How to Take Resveratrol Supplements

Resveratrol offers many health benefits. Learn how to take a resveratrol supplement, its potential side effects, and possible interactions with prescription medications.

How Much Resveratrol Should You Take?

Typical recommendations for resveratrol supplementation range between 200 and 500 mgs of resveratrol per day. Most supplements fall somewhere in this interval; it is considered that this dose is high enough to get the health benefits of resveratrol, while at the same time being safe for long term use.

Studies made to date haven't found any adverse effects of resveratrol in doses up to 5 grams per day.  Taking ultra high doses of resveratrol is not recommended as it may lead to toxic side effects.

Side Effects of Resveratrol Supplementation

The main side effects that people experience are stomach discomfort and mild diarrhea. The reason for these side effects is a substance called emodin, which is part of the Japanese knotweed roots (most resveratrol supplements are made from Japanese knotweed - Polygonum cuspidatum extract). Consuming emodin in larger quantities may lead to stomach cramps and diarrhea.

Is Resveratrol Safe For Everyone?

Resveratrol haven't been studied in pregnant and breastfeeding women and children, so they are advised not to take this supplement.

People who are on blood thinning medications, cholesterol or diabetes medications should consult their doctor before taking resveratrol. The reason for this is that resveratrol works in many ways similarly as these medications, so the combined effect might be too much.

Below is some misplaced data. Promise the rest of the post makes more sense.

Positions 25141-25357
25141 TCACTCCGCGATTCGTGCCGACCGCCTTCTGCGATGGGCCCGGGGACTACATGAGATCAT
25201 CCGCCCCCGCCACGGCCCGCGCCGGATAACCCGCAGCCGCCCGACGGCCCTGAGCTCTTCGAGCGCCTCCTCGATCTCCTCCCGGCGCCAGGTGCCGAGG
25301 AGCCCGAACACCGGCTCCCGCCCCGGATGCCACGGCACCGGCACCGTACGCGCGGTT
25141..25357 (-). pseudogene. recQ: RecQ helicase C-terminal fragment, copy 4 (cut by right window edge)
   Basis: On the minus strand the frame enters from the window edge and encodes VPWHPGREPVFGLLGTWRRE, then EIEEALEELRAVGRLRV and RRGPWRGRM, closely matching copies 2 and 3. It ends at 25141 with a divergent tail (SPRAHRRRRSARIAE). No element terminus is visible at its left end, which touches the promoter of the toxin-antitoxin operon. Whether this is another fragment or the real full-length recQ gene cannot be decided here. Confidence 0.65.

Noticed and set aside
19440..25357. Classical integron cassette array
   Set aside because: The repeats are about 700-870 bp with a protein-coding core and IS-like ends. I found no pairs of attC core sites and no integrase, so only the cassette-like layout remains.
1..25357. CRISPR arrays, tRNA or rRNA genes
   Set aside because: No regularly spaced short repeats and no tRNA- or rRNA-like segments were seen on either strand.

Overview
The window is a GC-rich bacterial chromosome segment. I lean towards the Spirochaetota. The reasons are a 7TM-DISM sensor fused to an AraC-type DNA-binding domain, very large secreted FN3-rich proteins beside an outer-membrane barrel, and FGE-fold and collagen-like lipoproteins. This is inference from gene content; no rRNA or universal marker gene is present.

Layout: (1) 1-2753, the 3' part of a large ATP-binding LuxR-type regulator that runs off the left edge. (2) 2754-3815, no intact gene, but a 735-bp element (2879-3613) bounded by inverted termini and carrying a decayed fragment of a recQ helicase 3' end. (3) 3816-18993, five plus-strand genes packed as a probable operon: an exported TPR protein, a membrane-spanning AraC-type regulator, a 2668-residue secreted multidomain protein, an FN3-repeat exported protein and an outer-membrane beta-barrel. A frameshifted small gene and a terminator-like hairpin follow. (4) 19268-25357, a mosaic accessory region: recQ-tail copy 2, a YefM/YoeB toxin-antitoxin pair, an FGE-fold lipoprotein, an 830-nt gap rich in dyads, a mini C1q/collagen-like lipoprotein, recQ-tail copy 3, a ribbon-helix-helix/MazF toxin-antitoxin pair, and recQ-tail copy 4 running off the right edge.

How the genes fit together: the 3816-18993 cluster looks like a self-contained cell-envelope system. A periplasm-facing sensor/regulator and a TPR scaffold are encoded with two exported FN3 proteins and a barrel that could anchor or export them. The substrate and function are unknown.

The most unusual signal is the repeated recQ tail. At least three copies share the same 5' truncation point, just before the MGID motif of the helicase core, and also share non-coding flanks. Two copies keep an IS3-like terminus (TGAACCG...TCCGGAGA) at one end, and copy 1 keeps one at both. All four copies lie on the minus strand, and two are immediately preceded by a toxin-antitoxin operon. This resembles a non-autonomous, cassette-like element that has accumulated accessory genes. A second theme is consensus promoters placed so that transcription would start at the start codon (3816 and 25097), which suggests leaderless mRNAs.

When and How to Take Resveratrol

Even though resveratrol is generally considered a safe supplement, some people may experience gastrointestinal discomfort. To minimize the risk of abdominal side effects, it is often recommended to take resveratrol after meals.

Interactions of Resveratrol and Prescription Medications

Resveratrol interacts with the following group of medications:

Blood thinners (anticoagulants) and NSAIDs

Resveratrol inhibits blood clotting. If you are also taking anticoagulants and NSAIDs (such as warfarin, ibuprofen and aspirin) this may lead to increased risk of bleeding.

Diabetes medications and medications for increasing insulin sensitivity

Resveratrol affects glucose regulation. It improves insulin resistance and helps with diabetes type 2. However, when taken together with diabetes medications, the combined effect on blood sugar might be too strong. It is recommended that you monitor your blood glucose levels when taking resveratrol and diabetes medications.

Cholesterol medications (medications for lowering blood lipids)

Resveratrol decreases blood levels of LDL – the so called bad cholesterol. Consult with your health care professional if you are considering taking resveratrol along with anti-cholesterol medications.

You might also be interested in:

  1. Trans-Resveratrol in nutraceuticals: issues in retail quality and effectiveness. Rossi D, Guerrini A, Bruni R, Brognara E, Borgatti M, Gambari R, Maietti S, Sacchetti G. Molecules. 2012. Oct.
  2. Dose-Dependency of Resveratrol in Providing Health Benefits. Subhendu Mukherjee, Jocelyn I. Dudley, and Dipak K. Das. Dose response - an international journal. 2010.

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